Must Have AddOn for Firefox: Lightbeam


Install this into Mozilla Firefox if you are using it in the lab.  Read their note below.

As revelations about government surveillance continue to stun people around the world, I’m reminded of why I joined Mozilla three years ago as privacy and public policy lead.

In the midst of massive investments in tracking and mining of user data, here was a group of people fiercely committed to making individual control part of the Web. Today, Mozilla is still proudly non-profit, and we still believe privacy and security are fundamental principles of the Internet that cannot be ignored.

But we don’t just talk a good game, we build the tools that make a difference. And because you are a Mozilla supporter, I want you to be among the first to know about our latest free tool called Lightbeam for Firefox.

We built Lightbeam to shine a spotlight on online data tracking to help people understand the Web. After you download and install the Lightbeam add-on to Firefox, it creates a real-time visualization of the websites you visit and all the third parties active on those sites. As you browse from site to site you can watch the visualization grow. You can also share your Lightbeam data with Mozilla and better inform a global dialog on the prevalence of tracking.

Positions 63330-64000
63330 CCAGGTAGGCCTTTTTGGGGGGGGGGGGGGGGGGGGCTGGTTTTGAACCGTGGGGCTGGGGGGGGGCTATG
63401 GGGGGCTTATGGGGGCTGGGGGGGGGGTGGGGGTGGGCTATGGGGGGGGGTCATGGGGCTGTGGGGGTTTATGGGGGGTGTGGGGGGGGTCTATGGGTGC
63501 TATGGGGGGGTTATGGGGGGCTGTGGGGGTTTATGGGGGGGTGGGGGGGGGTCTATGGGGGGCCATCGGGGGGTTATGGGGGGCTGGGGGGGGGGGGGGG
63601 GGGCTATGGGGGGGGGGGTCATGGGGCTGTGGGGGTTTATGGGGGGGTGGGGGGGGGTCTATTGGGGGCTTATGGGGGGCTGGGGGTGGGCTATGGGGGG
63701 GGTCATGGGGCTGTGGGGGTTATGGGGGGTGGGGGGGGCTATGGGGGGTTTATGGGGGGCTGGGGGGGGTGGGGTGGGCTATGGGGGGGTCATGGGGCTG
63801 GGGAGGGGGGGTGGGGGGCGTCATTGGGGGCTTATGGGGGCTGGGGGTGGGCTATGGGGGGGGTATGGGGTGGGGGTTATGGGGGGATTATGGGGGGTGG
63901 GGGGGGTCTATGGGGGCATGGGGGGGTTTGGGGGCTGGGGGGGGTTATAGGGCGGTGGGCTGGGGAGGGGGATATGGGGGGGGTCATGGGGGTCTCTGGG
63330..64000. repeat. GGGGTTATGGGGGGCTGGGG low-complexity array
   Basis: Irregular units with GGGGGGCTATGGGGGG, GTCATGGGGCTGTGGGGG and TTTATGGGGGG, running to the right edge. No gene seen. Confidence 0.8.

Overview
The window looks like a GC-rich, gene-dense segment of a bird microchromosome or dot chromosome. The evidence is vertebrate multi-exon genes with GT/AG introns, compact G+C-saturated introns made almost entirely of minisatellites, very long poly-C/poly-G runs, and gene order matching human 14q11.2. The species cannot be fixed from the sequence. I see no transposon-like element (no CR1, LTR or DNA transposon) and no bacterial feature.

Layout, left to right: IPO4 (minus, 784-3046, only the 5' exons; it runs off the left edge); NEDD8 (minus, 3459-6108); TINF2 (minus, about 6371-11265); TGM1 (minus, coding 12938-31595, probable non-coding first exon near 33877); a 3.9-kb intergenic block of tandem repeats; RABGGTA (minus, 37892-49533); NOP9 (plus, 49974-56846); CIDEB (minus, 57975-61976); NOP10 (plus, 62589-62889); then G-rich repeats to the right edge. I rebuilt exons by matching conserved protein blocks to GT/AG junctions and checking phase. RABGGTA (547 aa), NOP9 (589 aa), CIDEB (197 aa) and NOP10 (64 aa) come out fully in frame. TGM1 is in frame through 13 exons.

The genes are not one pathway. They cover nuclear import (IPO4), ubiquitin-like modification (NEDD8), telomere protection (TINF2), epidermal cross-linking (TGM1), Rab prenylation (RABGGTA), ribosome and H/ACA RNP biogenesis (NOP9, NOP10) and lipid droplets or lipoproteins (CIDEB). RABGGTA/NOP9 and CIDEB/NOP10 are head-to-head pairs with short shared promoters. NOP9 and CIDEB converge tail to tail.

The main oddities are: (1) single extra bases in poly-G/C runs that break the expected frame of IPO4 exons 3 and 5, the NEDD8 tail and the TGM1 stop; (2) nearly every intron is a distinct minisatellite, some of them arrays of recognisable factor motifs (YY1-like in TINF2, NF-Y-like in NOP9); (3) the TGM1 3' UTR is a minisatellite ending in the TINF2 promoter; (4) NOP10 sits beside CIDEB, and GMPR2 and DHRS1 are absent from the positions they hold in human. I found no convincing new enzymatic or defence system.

We build tools like Lightbeam because we believe that everyone should understand and be in control of their user data and privacy. Privacy is what lets us trust that our laptops — and phones, apps and services — are truly ours and not working against us.

Like you, I believe that the Web and our privacy and security are worth fighting for. I joined Mozilla because I wanted to be a part of a community of people working to build the Web we need — and fighting to protect the Web we love. Join the fight! Together we can collectively pull back the curtains on the Web and shine a light on how we’re being tracked online.


The advanced Web Class is working with the Firefox AddOn Collusion and going through a recent article at Lifehacker.